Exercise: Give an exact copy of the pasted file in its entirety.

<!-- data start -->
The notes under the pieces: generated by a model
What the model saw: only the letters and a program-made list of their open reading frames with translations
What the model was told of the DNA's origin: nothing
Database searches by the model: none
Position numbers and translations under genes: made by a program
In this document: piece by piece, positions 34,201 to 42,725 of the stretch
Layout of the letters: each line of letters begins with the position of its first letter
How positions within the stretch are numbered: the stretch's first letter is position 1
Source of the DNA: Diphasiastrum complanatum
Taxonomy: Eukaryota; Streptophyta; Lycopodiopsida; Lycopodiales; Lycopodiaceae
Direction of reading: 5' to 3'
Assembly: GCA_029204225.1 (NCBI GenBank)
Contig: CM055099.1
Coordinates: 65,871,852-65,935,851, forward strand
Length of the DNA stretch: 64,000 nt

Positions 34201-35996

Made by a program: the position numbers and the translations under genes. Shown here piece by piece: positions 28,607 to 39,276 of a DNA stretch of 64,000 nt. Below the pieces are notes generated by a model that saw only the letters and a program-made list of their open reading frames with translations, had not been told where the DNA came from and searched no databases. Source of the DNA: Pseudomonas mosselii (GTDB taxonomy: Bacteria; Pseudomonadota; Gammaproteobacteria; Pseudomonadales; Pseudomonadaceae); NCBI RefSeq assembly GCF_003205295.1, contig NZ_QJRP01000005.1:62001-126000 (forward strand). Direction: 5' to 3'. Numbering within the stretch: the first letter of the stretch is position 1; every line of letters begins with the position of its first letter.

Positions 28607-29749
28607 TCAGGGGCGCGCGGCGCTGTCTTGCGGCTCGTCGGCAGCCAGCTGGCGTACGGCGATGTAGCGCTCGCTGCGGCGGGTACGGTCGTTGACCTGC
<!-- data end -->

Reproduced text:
The notes under the pieces: generated by a model
What the model saw: only the letters and a program-made list of their open reading frames with translations
What the model was told of the DNA's origin: nothing
Database searches by the model: none
Position numbers and translations under genes: made by a program
In this document: piece by piece, positions 34,201 to 42,725 of the stretch
Layout of the letters: each line of letters begins with the position of its first letter
How positions within the stretch are numbered: the stretch's first letter is position 1
Source of the DNA: Diphasiastrum complanatum
Taxonomy: Eukaryota; Streptophyta; Lycopodiopsida; Lycopodiales; Lycopodiaceae
Direction of reading: 5' to 3'
Assembly: GCA_029204225.1 (NCBI GenBank)
Contig: CM055099.1
Coordinates: 65,871,852-65,935,851, forward strand
Length of the DNA stretch: 64,000 nt

Positions 34201-35996

Made by a program: the position numbers and the translations under genes. Shown here piece by piece: positions 28,607 to 39,276 of a DNA stretch of 64,000 nt. Below the pieces are notes generated by a model that saw only the letters and a program-made list of their open reading frames with translations, had not been told where the DNA came from and searched no databases. Source of the DNA: Pseudomonas mosselii (GTDB taxonomy: Bacteria; Pseudomonadota; Gammaproteobacteria; Pseudomonadales; Pseudomonadaceae); NCBI RefSeq assembly GCF_003205295.1, contig NZ_QJRP01000005.1:62001-126000 (forward strand). Direction: 5' to 3'. Numbering within the stretch: the first letter of the stretch is position 1; every line of letters begins with the position of its first letter.

Positions 28607-29749
28607 TCAGGGGCGCGCGGCGCTGTCTTGCGGCTCGTCGGCAGCCAGCTGGCGTACGGCGATGTAGCGCTCGCTGCGGCGGGTACGGTCGTTGACCTGC